- 2 bandanas: a half bandana as a pee rag; a full banadana as a sweat-wiper, washcloth/towel for trail “sponge baths,” a hot pad for cooking, and a way to hide my horrible hair when I take off my cap.
- Warm weather Ray-Way sleeping quilt in stowbag
- Sea to Summit inflatable pillow
- Thermarest Neo Air inflatable mattress. I must be comfortable sleeping.
- Ray-Way net tent that attaches under:
- Ray-Way tarp (I love my net tent and tarp!) The tarp also has a covering for one end, for more protection from wind or rain
- Rolled up vinyl ground cloth for under net tent
- 8 tent pegs
- small cookpot in odor-proof plastic bag. Presently wrapped in insulating layer that lets me heat food to boiling and then steep w/o using fuel
- Gas canister and Pocket Rocket burner
- long handled titanium spoon and Bic lighter
- 2 plastic Smart water bottles. One for water, one for Nuun electrolight drink
- 2 rolled up water bags
- Sawyer water filter. Dirty water from water bags in one end, clean out the other in bottles.
- Sea to Summit bag with roll down top to put food bag in when hanging up at night, away from bears’ reach
- rolled up odor proof food bag
- rope in small bag: used to hang bear bag from a high branch out far from the trunk of the tree. Hypothetically.
- extra clothing: 1 pair undies, 1 spare sports bra, 1 pair extra socks, rain jacket, rain kilt for lower body, insect net head cover, tshirt and knit capris for clean sleepwear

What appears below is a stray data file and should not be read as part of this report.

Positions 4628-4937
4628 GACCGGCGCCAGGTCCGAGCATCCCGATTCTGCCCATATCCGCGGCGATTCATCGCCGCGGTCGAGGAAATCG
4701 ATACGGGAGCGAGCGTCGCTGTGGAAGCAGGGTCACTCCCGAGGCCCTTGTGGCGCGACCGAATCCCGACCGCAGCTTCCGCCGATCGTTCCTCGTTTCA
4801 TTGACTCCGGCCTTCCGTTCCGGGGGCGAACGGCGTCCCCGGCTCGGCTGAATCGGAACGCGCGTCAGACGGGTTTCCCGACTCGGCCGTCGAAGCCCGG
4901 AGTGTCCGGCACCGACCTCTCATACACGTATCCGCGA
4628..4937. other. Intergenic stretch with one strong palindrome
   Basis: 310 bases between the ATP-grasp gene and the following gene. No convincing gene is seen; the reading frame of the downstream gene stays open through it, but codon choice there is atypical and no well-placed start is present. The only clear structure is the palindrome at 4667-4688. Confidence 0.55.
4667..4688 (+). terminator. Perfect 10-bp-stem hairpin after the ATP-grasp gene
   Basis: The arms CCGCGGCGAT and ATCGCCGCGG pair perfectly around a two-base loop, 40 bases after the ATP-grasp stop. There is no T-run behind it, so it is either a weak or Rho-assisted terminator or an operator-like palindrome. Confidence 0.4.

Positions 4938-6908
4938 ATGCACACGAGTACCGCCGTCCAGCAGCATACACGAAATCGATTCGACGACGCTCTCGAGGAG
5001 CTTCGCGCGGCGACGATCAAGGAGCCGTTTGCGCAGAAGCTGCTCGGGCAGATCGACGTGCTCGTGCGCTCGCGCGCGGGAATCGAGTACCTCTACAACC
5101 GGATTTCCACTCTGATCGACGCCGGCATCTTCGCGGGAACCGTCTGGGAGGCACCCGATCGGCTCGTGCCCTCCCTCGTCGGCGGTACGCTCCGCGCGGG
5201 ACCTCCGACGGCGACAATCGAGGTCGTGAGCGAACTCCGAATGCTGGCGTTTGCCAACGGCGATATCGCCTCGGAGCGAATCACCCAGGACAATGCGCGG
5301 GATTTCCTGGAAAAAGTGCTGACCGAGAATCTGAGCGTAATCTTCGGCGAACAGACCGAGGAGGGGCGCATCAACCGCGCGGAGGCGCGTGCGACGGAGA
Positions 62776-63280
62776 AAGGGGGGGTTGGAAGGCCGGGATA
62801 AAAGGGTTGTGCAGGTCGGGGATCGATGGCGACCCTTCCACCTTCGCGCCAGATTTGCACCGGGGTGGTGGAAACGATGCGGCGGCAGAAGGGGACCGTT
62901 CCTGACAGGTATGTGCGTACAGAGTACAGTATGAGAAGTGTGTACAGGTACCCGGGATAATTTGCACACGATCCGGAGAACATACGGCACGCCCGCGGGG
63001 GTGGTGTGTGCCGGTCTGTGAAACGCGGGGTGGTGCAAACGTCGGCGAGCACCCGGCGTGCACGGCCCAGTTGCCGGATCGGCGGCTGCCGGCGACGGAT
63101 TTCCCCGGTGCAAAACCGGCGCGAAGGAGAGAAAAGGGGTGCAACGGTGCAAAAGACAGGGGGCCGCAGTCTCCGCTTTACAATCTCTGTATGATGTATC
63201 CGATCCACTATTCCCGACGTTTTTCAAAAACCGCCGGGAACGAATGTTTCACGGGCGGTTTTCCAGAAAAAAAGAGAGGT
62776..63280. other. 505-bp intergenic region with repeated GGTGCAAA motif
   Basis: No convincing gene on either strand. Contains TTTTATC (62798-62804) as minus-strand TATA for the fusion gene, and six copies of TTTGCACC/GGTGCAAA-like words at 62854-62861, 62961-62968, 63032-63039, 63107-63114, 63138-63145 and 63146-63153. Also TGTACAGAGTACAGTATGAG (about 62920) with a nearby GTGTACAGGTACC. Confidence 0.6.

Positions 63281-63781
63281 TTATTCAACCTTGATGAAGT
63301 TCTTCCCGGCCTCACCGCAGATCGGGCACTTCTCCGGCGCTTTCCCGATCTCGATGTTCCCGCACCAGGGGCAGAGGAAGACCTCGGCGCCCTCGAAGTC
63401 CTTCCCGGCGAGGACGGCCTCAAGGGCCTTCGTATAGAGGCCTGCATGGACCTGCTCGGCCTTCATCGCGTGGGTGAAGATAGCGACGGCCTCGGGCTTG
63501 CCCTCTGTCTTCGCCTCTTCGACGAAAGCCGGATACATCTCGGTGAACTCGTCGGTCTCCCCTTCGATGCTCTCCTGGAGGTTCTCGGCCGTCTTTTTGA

- Road I.D. bracelet. I heartily recommend this for all running, cycling, hiking, walking.
- guidebook and waterproof Rite in the Rain notebook/journal and pen
- Medical bag
- insect spray, hand sanitizer, sunscreen, lip balm, eye drops
- tech/bedtime bag: phone battery pack, cables, eye mask, ear plugs, lightweight Petzl eLite headlamp
- hygiene bag: liquid Campsuds for body and cook pot, toothpaste tablets (yay, Amazon!), toothbrush with handle cut in half (such a classic backpacker thing to do), face cream
- half a roll of TP, small ziplock to collect used TP, tent peg to dig holes for #2. It’s important to “Leave No Trace” that you were there. No, toilet paper doesn’t decompose quickly. Kilimanjaro was littered with it. Disgusting.
That’s it, folks!
Bill and I will drive to Front Royal, VA, early tomorrow, leave the car at a hotel and catch a shuttle ride north to Harpers Ferry, WV.
Tuesday morning, the elusive dream turns into hard reality. Bill will hike 5 days with me back to the car, say sayonara, and I’ll be on my own on the trail.
Sort of. Don’t be surprised by future stories of some interesting folks I meet along the way.
And thank you for reading this LOOOONG post. Trust me, they’ll be shorter from now on. ?
Sorry, ticks, you can’t hide under this short hair! Thanks, Connie.